There are 8 million people in the UK whose credit rating prevents them from going to High Street lenders. They are known as "sub-prime borrowers". They are forced to go to "sub-prime lenders" for their secured loans/mortgages. These are organizations/individuals who are prepared to take the higher risk in return for higher interest rates, typically 12% p.a. at present.
In the barrel-load of sub-prime lenders there are some bad apples. They take greed to a whole new level.There are lenders who don't want your arrangement to succeed; they want it to fail. They are not in the money-lending business; they are in the repossession business, which is altogether more lucrative.
I have just taken on a new case which is typical of this type of scam. The client needed a 6-month bridging loan of £75,000, pending new alternative borrowing. With fees and expenses this cost him an initial figure of £92,000. After 6 months, his new finance was not quite in place and he asked for a brief extension. The lenders were happy to oblige and slapped on a charge of £21,000. Over the next couple of months the charges kept accruing. The figure now stands at £151,000, from an initial borrowing of £75,000.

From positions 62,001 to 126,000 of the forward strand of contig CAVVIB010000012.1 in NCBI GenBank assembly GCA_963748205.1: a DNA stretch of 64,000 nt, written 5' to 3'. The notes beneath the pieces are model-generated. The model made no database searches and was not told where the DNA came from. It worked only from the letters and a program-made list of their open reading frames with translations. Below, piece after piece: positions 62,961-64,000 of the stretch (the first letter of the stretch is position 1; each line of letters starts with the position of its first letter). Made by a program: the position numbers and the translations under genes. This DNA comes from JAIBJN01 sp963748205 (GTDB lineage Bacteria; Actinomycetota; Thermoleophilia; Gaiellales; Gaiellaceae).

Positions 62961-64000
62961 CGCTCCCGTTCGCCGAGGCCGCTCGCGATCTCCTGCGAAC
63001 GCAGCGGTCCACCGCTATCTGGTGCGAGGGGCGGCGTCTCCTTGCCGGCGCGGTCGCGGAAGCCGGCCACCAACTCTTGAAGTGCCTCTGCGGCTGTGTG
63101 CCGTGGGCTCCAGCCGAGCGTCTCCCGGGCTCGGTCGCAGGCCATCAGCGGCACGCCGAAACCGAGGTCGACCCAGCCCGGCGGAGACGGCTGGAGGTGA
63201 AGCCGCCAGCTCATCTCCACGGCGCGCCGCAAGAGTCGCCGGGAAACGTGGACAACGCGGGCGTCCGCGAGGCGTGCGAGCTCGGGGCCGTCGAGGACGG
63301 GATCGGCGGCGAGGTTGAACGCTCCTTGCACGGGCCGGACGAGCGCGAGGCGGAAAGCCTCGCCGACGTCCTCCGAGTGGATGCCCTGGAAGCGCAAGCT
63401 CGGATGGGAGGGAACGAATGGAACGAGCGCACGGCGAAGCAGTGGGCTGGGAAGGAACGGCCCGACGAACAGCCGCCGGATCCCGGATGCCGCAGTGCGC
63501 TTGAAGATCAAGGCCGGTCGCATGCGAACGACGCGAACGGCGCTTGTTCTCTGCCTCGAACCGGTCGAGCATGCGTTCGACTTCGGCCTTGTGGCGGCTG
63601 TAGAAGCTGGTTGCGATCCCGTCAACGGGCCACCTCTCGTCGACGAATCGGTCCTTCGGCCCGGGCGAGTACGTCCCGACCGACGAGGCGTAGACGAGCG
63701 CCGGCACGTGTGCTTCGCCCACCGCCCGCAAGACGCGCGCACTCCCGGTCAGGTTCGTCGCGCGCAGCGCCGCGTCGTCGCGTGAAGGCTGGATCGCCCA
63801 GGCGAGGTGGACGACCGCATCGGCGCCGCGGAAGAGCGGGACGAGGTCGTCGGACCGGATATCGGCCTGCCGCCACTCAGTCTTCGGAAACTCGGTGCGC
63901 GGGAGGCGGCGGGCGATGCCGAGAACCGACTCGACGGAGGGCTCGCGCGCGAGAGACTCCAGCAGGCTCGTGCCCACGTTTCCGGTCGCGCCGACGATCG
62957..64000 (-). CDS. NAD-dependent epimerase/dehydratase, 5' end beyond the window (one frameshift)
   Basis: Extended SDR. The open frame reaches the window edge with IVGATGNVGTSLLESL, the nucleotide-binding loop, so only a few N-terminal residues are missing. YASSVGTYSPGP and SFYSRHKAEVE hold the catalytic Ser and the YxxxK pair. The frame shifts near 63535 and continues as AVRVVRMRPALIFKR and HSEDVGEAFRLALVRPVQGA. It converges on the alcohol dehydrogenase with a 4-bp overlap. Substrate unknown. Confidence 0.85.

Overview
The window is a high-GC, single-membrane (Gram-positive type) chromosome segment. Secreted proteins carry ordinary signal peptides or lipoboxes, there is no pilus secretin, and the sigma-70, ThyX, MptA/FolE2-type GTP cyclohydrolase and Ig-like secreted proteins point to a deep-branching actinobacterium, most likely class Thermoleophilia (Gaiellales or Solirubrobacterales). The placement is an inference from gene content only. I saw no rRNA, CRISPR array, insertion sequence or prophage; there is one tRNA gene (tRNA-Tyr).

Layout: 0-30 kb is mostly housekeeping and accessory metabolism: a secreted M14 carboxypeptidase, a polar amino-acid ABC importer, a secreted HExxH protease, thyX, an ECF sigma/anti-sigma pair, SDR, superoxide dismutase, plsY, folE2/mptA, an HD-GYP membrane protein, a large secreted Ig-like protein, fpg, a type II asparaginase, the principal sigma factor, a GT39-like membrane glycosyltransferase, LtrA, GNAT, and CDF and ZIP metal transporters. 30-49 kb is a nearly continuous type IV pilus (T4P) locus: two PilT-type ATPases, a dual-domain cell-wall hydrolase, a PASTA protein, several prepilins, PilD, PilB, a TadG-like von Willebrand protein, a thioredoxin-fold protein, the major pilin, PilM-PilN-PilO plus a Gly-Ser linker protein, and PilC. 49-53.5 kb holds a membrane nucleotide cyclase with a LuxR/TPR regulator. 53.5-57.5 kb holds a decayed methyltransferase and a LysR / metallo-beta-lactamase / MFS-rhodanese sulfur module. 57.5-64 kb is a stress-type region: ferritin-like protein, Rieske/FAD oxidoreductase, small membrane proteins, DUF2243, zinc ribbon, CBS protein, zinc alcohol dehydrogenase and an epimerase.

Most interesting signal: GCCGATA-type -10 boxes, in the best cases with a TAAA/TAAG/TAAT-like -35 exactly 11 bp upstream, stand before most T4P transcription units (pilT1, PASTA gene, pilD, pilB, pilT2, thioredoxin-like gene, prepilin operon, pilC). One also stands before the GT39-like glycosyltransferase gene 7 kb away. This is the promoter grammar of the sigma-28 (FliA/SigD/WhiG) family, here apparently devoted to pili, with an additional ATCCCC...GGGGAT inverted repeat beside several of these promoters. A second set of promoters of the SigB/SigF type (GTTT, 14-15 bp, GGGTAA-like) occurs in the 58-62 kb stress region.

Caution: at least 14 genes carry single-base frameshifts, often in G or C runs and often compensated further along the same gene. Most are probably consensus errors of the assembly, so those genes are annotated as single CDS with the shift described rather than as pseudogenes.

I have taken them on and I am confident of a reasonable result. Most borrowers do not take them on. They sit still and watch in horror as the indebtedness rises astronomically. They are frightened and demoralised and eventually throw up their hands and say "stop! I can't stand the strain. Take the keys to the house and leave me alone." Sometimes, a year later, the lenders come back and tell them that the sale proceeds failed to cover the amount owed.....
How do you avoid this happening?
Firstly, never ever look for finance on the internet. They may be decent lenders and they may be the Mafia. Seek recommendations from people you know and trust and even then, check them out. If you think you may be in this type of situation, seek help as early as possible.
I am interested in hearing from anyone who has a story to tell